10%+ INCREASE IN SALES
EFFECT ON NEIGHBORHOOD ENVIRONMENT One of McLaughlin’s favorite aspects of the parklet is seeing how well it fosters neighborhood interaction as a result of a “definite increase” in foot traffic. As people walk along the sidewalk, patrons are able to engage with friends, family and community. The parklet as a platform for social engagement is “cool” McLaughlin says and as the owner, it excites him that his business is capable of taking on this role for the neighborhood. Additionally, he “absolutely sees At Last as the anchor business for the block” and as a result, believes the increase in foot traffic has helped other businesses nearby. Since the parklet was completed, McLaughlin feels the traffic speeds have been consistently calm— about 20mph—throughout the neighborhood. A huge factor in this were the new stop signs added. Before the parklets, stop signs only directed traffic flowing east and west along 2nd Street. However, with the opening of the parklets McLaughlin requested the City include stop signs on 2nd Street to direct traffic flowing north and south, as well. Right away, he was granted a four-way stop sign by the City who assisted not only with this, but also with funding the bulb-out infrastructure. The noticeable traffic calming improvements were critical to the success of this intersection. McLaughlin explains the parklet creates a definite need for increased bike parking—part of which is attributed to two city bike racks that were never replaced after construction. Currently, the one which sits outside of the restaurant is always full, hence why McLaughlin would love to add more.
ADDRESSING ANY CHALLENGES McLaughlin explains he’s had no issues with guests feeling unsafe while dining at the parklet. In fact, before the barrier was constructed, he placed temporary seating on the parklet platform during which time patrons were comfortable dining there. He attributes much of this comfort to the calm driving speeds witnessed throughout the neighborhood. In addition, McLaughlin rarely has issues with vandalism; however, when he infrequently has, the City immediately cleans the parklet free of charge. Occasionally, he arrives at the restaurants in the morning to find homeless people sleeping near the parklet; however, all that is required is asking them to leave. THINKING AHEAD McLaughlin explains he is, “very happy” with the design and outcome of his parklet. He’s had no maintenance issues and everything in place is original. Being a huge advocate of outdoor dining, if ever opening a second restaurant, he would love to include a parklet and highly recommends it to others. He suggests investing in durable, rust proof furniture, like metal tables and chairs, and potentially a barrier of sorts to close off the entry to the public during non-business hours.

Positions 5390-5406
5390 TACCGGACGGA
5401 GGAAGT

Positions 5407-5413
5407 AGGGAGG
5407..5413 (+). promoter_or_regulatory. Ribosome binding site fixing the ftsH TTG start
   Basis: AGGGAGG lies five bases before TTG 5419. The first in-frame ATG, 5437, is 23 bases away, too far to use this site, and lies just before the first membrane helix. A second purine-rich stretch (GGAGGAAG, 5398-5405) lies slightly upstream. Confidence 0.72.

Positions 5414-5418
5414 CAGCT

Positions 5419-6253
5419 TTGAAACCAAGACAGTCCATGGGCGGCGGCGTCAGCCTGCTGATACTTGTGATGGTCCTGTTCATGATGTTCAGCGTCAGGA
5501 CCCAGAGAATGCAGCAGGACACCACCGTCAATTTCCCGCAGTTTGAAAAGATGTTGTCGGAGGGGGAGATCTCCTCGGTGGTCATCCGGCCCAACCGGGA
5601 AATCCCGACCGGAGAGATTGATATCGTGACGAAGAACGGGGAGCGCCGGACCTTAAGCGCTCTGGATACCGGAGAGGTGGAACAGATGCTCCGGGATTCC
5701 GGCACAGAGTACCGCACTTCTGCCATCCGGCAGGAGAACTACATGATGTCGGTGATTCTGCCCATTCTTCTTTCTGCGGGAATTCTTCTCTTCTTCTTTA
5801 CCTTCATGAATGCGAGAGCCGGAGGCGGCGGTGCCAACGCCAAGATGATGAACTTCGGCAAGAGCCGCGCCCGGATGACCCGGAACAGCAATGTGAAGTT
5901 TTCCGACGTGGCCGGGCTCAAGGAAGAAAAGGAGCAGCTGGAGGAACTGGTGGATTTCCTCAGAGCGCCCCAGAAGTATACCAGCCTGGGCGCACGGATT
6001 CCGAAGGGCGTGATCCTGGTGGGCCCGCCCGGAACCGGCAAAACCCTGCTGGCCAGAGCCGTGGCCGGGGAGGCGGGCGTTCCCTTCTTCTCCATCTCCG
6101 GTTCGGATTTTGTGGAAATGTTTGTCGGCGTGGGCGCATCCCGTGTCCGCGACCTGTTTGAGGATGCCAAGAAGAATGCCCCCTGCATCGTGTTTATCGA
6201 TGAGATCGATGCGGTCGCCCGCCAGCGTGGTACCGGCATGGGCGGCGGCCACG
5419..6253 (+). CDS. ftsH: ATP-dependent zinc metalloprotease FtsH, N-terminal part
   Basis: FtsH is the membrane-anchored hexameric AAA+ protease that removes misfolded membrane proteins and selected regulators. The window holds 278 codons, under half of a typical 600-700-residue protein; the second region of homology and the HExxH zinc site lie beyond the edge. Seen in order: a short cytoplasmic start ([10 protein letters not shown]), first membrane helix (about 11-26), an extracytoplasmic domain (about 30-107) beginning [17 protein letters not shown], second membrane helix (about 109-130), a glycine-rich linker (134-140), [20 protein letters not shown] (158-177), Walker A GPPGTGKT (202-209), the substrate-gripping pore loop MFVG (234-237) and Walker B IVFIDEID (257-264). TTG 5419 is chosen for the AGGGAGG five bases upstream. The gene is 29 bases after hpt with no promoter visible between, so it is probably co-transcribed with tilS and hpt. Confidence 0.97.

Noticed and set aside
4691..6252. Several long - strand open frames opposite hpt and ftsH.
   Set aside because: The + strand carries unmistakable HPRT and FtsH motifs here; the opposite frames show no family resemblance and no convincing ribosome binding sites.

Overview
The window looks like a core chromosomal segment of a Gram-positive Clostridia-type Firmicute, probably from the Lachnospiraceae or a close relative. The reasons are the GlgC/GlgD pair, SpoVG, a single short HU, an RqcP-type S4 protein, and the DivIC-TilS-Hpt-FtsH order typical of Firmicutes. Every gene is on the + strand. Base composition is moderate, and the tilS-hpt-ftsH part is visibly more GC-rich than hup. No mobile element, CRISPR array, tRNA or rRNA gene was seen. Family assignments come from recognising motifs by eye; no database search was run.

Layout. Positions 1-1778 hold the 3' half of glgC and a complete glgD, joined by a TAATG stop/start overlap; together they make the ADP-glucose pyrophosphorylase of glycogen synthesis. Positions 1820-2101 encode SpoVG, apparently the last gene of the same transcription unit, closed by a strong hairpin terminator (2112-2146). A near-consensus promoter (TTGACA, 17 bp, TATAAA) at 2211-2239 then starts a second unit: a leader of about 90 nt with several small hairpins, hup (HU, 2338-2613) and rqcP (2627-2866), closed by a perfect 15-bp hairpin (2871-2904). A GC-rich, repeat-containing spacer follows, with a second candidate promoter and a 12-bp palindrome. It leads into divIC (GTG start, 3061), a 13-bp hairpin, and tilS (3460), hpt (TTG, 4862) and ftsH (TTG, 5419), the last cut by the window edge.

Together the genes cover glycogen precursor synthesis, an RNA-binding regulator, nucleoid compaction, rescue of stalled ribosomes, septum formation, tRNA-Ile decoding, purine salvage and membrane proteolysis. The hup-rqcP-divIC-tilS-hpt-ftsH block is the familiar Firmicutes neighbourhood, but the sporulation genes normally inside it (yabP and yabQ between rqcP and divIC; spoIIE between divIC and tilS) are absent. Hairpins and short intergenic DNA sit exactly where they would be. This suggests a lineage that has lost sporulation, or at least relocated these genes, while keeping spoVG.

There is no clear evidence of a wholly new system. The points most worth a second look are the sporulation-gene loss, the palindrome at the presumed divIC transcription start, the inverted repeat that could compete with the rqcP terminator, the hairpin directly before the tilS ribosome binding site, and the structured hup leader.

URBAN I 36
LONG BEACH PARKLET PROGRAM [ 1 ] 7’-0” WIDE VERSUS 6’-0” IN MOST OTHER CITIES [ 2 ] PRIVATELY FUNDED AND MAINTAINED [ 3] ABILITY TO SERVE PATRONS FOOD AND ALCOHOL
WHAT ARE THE SUCCESSES AND LESSONS LEARNED FROM THESE PARKLETS? With any pilot project, there are successes and lessons learned—an opportunity to expand upon past experience and progress proven design concepts to create better built spaces. During a pilot phase, process and approach are subject to and should change to best fulfill the client’s and community’s needs. By using the information collected through this study—particularly that which was gathered during post-occupancy interviews—we can reflect upon areas of success and potential for improvement. Below are a few of our key takeaways.
• Increase restaurant sales and create local jobs by improving business awareness and providing outdoor dining with more seating
• Orient seating perpendicular to street so diners face either the restaurant or opposite sidewalk; therefore, oncoming vehicular traffic remains in one’s periphery
• Boost neighborhood vibrancy and raise awareness of alternate uses for public space that provide greater urban, economic and community benefits
• “No Net Loss” Strategy—during planning, ensure the street can accommodate restriping (as a parklet will occupy approximately two existing stalls) to prevent any net loss of parking
• Increase visibility and foot traffic while helping to spur business opportunity and economic development in local neighborhoods instead of losing business to another community • Provides a platform for neighborhood interaction and community gathering • Implementation of a pilot program helped form unique, public-private partnerships to successfully execute the project
• Secure entrance during non-business hours • Consider alternative shading solutions to umbrellas, like operable panels or structures, that potentially span the width of the sidewalk and parklet • Integrate better lighting into the design—particularly the path of travel to and from the parklet and within the space itself— in the evenings
• Through private investment, the City receives increased sales tax and permit revenue
• Ensure durable materials are specified, like metal furniture or a concrete paver, which allow for easy maintenance
• Pair with appropriate street improvements, like crosswalks and bulb-outs, to effectively calm traffic